Shabbat Devarim: It Gets Worse

An ox knows its master and an ass knows where the food is; but Israel does not know, my people is thoughtless.”  (Isaiah 1.3)
 
The haftarah for this Shabbat gives the Shabbat its name: Hazon, “[prophetic] vision.” It is always chanted on this Shabbat before Tisha b’Av, the day of mourning for the destruction of Jerusalem which caused the Jewish people to be exiled for two thousand years.
For the last three weeks we will have heard the chanted words of warning: turn back to the right path, don’t you know what your behavior is risking? And now on this Shabbat we will hear
Your land is a waste, your cities burned down; before your eyes, the yield of your work is consumed by others….we are almost like Sodom, another Gomorrah. (Isaiah 1.7-9 excerpted)
The prophets of ancient Israel did not tell fortunes, they foretold the ethical consequences of behavior. These prophecies are put in front of us at this time because tomorrow evening will once again be the 9th day of the month of Av on the Jewish calendar, that day on which Jerusalem was destroyed.
It is Jewish practice on Tisha B’Av to mourn the destruction and the loss, and to consider how we as a people might have acted differently. It is not the way of the teachings of our religious tradition to look at destruction and blame someone else. Even as on Yom Kippur we consider our individual actions and their effects, on Tisha B’Av we look at ourselves as a people. On both days we fast and mourn; on both we seek wisdom to build a better life.
The story is recounted in the Torah of a person who discounted the public humiliation of another person, and how one thing led to another, and because of the fact that people responded to each other with assumptions based in distrust and fear, finally Jerusalem was lost. The striking aspect of the story is that it was a Jew who allowed another Jew to be hurt which started the deadly cycle. And so we learn from this tragedy that big bad things begin with small bad things; that when one’s attitude about the world is suspicious and self-involved, we all end up suffering from the social debilitation that occurs when everyone becomes self-involved.
The problem is called sinat hinam, “baseless hatred.” The Israeli journalist Bradley Burston (whom we once hosted for a standing-room-only talk at Shir Tikvah) in reaction to the Israeli government’s passing of the nation-state law this week, writes that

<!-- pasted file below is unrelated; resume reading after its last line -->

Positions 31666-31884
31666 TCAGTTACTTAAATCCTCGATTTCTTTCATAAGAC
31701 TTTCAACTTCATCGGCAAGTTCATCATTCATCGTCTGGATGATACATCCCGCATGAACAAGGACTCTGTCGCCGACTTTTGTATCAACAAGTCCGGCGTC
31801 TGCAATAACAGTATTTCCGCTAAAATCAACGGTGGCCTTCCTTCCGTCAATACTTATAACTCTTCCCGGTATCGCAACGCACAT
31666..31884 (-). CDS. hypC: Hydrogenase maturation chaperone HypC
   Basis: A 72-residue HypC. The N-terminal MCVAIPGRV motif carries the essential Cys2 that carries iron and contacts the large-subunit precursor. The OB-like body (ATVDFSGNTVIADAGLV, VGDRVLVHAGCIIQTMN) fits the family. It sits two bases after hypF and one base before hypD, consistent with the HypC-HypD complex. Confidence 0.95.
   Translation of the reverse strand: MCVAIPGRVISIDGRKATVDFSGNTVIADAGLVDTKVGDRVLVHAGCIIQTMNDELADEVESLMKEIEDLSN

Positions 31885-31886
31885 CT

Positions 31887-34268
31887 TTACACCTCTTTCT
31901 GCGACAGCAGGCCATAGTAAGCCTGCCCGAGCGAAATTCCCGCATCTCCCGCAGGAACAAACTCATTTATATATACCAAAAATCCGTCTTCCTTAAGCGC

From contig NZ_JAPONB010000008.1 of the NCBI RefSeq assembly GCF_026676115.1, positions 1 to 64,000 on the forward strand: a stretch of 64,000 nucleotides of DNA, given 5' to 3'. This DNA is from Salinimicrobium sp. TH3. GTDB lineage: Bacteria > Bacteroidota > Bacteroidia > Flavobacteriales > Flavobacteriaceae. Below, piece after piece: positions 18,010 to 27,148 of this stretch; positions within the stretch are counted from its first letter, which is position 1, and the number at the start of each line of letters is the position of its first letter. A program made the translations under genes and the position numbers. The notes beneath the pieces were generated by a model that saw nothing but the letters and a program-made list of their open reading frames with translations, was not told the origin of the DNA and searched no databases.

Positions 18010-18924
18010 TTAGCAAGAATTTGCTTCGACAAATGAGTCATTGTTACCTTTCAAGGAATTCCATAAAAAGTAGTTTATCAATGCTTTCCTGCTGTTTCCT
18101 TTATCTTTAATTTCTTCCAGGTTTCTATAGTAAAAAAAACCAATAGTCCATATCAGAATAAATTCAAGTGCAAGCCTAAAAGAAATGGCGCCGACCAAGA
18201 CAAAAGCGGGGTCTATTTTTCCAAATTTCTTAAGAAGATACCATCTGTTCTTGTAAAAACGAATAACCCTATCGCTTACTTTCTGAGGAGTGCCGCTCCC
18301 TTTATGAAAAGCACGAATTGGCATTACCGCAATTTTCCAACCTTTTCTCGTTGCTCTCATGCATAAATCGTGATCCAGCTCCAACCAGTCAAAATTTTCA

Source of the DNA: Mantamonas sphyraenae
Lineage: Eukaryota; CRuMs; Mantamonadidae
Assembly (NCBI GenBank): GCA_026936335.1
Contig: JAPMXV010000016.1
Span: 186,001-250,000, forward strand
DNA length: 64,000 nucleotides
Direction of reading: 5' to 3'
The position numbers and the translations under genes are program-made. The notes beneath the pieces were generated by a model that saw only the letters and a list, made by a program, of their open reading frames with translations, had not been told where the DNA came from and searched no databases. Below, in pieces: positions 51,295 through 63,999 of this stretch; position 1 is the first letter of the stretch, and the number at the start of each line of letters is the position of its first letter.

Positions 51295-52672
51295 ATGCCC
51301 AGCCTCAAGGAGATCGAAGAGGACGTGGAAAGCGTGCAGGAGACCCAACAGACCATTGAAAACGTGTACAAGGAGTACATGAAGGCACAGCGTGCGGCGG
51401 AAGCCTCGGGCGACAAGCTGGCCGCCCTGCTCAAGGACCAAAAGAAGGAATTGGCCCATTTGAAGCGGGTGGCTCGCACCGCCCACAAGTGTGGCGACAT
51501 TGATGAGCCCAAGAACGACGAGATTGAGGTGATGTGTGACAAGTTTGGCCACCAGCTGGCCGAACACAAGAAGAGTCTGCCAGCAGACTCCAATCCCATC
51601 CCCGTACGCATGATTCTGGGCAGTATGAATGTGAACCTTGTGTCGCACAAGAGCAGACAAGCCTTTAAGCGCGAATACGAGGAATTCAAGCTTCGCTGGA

the Sages taught that the ancient Temples were destroyed [on Tisha B’Av] because of sinat hinam on the part of Jews – gratuitous hatred, hatred without just cause, hatred which does nothing but take a place of conflict, despair, bigotry, violence, and make it worse.
This week it has been one blow after another for us Jews of the United States and the people who love us. From the disaster of Helsinki to the pain of Sheridan Federal Prison to the betrayal of Jewish values in Tel Aviv, we must ask: what have we participated in allowing to happen? In what way have we allowed hatred to” take a place of conflict, despair, bigotry, violence, and make it worse”?
Our tradition teaches that wisdom is the ability to see the consequences of acts, according to our tradition. May we all – you and me, our elected leaders and those whose responsibility it is to tend our planet – become more wise in the days to come.
Advertisements

Shabbat Balak: Do You Know Where You Stand? Do You Know Why?

Thousands of years ago, a prophet appearing in our parashat hashavua, Bil’am ben Be’or, stood on a high place overlooking the tents of the people of Israel. He had been tasked with cursing the people, at the order of King Balak, who had hired him. Balak feared the presence of these immigrants at his border and it was Bil’am’s job to drive them away.